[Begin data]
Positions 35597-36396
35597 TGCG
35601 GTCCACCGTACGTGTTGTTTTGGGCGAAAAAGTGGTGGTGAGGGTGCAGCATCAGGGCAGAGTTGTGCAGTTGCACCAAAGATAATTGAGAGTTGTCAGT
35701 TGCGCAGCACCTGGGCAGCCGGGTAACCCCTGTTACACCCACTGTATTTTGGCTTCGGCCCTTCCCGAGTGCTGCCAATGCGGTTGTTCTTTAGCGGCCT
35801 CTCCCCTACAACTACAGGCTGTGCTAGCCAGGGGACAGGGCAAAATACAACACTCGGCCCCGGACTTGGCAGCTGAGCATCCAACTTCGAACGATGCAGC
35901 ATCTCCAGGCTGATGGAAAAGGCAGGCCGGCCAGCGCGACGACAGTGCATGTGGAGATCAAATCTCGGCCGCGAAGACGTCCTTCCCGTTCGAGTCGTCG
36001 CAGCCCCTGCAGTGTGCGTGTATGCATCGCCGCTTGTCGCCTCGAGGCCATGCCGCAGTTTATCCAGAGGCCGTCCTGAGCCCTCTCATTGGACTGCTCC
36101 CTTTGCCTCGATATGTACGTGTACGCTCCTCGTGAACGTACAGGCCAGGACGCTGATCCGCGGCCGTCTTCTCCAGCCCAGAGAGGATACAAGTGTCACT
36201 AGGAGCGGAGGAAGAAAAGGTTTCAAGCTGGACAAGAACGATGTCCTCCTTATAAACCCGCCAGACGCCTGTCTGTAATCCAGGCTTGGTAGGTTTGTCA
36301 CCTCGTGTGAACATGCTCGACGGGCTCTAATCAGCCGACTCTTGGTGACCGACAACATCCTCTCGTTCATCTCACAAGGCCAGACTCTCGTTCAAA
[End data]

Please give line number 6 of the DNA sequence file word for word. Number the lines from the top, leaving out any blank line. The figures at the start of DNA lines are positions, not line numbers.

35901 ATCTCCAGGCTGATGGAAAAGGCAGGCCGGCCAGCGCGACGACAGTGCATGTGGAGATCAAATCTCGGCCGCGAAGACGTCCTTCCCGTTCGAGTCGTCG